This course has always received very favourable evaluations. It is well worth attending, and keeps getting better. Places are limited, so please register soon to secure your place.

Why should you attend?

If you attend this course, you will:

  • Learn about disciplinary differences between creative, strategic, technical and human perspectives on interactive software (and in particular, understand the roles of critical reflection in creative practices).
  • Learn strategies and approaches for applying and integrating diverse perspectives within a dynamic development process (in particular, creative [7,9,10,13] and worth-focused [1,2,3,4,5] perspectives in Agile and Lean [11,12]).
  • Experience new perspectives on design work that support reflection on balance and integration, rather than following prescribed processes [6,7,8,15].
  • Be able to reframe existing sequential UCD development stages as concurrent design arenas [6,8].
  • Understand creative design work [7,9,10,13] and its effective management.

Who can attend?

This is a moderately paced studio based course that asks for (and repeatedly gets) agility and stamina from attendees.

This course is aimed at broad, open minded, agile and curious practitioners, educators and researchers in creative design, software development and interactive technologies who want to combine user-centred practices with creative and strategic approaches to Interaction Design, both in research and practice, as a basis for reviewing, extending and balancing their existing practices and introducing design practice innovation.

There are no formal pre-requisites. You should ideally have experience of several design/development projects from initiation to completion, mastery of an existing discipline (e.g., computing, creative design, engineering, marketing, innovation strategy) and awareness of others.

Most important is a willingness to have existing positions and values challenged, to try out new challenging approaches with attendees from diverse backgrounds, and to discuss your initial experiences with these new approaches.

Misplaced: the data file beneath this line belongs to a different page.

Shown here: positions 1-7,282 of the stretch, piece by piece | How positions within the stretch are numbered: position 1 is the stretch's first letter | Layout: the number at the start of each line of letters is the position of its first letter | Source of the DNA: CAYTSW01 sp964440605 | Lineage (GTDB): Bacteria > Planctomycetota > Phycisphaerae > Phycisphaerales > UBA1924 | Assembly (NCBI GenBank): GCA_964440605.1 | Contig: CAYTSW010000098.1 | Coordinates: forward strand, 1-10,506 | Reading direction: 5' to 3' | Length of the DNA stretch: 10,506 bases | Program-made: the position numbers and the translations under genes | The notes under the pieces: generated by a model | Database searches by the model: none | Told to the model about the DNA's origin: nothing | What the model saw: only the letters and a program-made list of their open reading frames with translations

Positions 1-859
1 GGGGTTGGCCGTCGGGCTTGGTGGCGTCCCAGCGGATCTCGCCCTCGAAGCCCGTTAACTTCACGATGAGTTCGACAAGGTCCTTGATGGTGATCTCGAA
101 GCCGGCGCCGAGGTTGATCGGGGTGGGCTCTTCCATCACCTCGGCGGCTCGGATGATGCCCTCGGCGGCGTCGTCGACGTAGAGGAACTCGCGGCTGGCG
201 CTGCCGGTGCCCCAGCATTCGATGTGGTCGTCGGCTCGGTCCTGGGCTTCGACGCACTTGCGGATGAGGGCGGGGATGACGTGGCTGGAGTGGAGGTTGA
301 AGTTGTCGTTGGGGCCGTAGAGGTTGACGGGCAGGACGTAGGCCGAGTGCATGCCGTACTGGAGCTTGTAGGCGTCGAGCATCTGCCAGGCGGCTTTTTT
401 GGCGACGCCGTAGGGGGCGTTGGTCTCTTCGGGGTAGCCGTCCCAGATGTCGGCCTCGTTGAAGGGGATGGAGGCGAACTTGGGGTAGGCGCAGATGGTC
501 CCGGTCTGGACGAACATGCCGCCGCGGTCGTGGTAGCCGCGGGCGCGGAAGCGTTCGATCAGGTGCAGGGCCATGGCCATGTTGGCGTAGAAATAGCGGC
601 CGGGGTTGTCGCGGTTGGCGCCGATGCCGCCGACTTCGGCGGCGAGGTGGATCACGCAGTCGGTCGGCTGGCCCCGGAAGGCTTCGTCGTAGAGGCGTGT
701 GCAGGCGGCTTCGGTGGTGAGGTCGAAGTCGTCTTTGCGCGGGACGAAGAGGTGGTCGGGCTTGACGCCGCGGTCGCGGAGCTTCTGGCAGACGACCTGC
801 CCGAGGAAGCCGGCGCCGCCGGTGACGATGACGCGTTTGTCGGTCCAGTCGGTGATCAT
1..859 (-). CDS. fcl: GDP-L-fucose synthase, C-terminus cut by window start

What will be covered in this course?

We will explore and exploit disciplinary differences between creative, technical and human perspectives, as well as strategies for integrating them. The course will systematically introduce, integrate and exploit:

  • Creative, agile, lean, engineering and human-centered design practices: origins, similarities and differences in terms of design situations [6,8]; results of ‘research into design’ studies; design arenas and design paradigms
  • Worth as a strategic focus for design purpose, its implications for design practice, and supporting approaches and resources [1,2,3,4,5]
  • Worth-foci in combination with existing user-centred resources such as personas, scenarios and empirical evaluation
  • Rich use cases for integrating technical, creative, experiential and strategic aspects of design [5]
  • Worth sketches and worth maps [2,4]
  • Collaborative creativity methods, using 6-3-5 Brainwriting as a practical hands-on example
  • Approaches to design tracking and reflection, using design arena and other canvases and maps in hands-on examples [8]

Practical Work in Groups

  • Exercises 1 and 2: collaborative brainwriting and design arena canvas exercises as inputs to a worth sketch that will be extended in response to insights arising during further exercises. Exercise 3: using worth-focused approaches to extend the design arena canvas.
  • Exercise 4: using rich use cases in an initial worth sketch for a web service